Since, in 1994, the Swedish financial group Skandia performed a study in order to appraise its knowledge assets, and concluded that these were larger than all its financial assets, a new age began in which knowledge is explicitly valued and, therefore, strategies are developed in order to manage it.
Accumulated knowledge, or corporate knowledge, is in many companies a resource which is as precious as it is neglected:
“The basic economic resource—the means of production—is no longer capital, nor natural resources nor labor. It is and will be knowledge.” –Post Capitalist Society-Peter Drucker.
Soon after the Skandia study, specialist Howard Dresner, of the Gartner Group, claimed a new software category had been created: Knowledge Management software. This kind of software, as a tool, can take many forms, and in all of them will attempt to:
a) Convert tacit knowledge into explicit knowledge: that knowledge which belongs to the organization must be formally recorded, instead of being only in the minds of people. Further, empirical knowledge must be formalized.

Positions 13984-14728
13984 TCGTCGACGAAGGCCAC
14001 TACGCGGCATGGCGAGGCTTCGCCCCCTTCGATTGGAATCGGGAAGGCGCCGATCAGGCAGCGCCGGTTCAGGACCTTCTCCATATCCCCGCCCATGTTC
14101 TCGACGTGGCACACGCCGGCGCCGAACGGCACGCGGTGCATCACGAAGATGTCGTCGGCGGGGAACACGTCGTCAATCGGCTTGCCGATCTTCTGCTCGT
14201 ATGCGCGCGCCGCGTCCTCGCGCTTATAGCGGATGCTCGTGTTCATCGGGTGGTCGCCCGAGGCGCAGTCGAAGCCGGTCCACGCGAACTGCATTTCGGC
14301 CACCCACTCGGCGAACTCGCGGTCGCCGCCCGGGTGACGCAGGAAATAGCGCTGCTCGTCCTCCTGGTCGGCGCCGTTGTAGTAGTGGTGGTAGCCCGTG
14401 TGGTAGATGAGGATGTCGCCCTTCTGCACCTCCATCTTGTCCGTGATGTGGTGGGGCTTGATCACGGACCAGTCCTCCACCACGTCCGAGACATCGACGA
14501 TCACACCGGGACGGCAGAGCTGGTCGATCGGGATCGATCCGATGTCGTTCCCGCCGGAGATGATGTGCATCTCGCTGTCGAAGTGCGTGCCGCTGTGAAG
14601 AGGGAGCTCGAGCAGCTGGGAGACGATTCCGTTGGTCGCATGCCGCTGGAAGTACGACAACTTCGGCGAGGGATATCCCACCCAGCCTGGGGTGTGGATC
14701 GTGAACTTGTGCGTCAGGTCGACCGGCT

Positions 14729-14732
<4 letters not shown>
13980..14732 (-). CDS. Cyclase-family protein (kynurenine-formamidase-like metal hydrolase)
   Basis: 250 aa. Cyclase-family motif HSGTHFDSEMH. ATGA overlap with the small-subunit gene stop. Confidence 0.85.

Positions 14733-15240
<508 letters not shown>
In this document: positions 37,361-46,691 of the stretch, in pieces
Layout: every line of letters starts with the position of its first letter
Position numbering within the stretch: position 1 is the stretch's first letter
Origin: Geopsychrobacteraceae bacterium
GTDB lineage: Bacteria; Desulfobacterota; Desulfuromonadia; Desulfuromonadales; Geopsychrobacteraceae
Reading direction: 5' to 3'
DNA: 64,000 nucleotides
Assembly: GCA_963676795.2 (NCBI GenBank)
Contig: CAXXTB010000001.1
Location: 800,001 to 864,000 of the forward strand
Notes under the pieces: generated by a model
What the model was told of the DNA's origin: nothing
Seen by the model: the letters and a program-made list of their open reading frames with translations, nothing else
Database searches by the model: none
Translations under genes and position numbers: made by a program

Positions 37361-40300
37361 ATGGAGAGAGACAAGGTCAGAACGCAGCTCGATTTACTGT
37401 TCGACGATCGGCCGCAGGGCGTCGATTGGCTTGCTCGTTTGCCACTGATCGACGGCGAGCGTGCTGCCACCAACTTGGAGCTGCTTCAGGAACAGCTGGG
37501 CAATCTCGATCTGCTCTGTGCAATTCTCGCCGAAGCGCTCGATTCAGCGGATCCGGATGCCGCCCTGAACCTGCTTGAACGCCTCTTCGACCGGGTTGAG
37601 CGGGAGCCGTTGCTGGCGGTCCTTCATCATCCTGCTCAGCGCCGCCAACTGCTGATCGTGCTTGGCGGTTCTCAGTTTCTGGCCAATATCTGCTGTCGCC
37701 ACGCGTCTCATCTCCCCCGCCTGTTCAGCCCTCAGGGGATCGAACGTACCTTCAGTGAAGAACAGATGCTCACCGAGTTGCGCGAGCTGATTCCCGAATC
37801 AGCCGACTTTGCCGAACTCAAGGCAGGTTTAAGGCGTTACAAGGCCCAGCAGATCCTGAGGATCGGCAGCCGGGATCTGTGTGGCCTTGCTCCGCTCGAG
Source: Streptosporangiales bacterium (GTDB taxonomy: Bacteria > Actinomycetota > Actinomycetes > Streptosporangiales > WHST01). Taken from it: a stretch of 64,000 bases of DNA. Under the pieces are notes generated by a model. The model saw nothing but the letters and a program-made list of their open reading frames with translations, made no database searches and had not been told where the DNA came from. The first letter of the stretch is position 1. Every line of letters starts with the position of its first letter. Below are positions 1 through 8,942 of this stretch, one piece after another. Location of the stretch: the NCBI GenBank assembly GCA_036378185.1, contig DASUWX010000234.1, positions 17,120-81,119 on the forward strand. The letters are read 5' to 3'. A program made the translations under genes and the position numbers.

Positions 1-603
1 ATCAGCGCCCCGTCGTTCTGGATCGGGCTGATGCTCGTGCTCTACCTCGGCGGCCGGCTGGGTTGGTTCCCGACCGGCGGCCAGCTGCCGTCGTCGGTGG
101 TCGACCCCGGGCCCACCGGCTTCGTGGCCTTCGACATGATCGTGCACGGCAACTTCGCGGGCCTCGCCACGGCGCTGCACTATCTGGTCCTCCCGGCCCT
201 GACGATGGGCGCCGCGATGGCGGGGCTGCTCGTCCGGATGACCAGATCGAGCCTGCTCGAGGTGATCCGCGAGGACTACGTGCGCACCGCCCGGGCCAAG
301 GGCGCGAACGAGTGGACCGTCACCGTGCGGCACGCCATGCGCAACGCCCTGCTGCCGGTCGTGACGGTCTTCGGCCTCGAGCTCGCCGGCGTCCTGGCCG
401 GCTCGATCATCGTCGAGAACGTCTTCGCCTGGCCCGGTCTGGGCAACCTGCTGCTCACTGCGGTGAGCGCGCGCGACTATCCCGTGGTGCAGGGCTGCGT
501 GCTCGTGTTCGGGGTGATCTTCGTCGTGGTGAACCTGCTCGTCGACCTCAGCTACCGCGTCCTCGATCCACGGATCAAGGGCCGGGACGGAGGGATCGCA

b) Create a knowledge environment which favors interactions between knowledge workers and with existing knowledge, so that development of new knowledge is optimized.
c) Ensure access through the knowledge environment to relevant contents for a given user profile.
d) Achieve continuous learning.
e) Promote the knowledge environment by taking as a basis the value it offers and the quality of its contents.
At Urudata we have developed a considerable variety of Knowledge Management projects, implementing knowledge environments with the help of Document Management and Workflow technologies. Projects such as the one carried out at Guyer & Regules have dramatically affected way of working of organizations, and that specific project has become a paradigmatic case of appliance of these technologies in our region.
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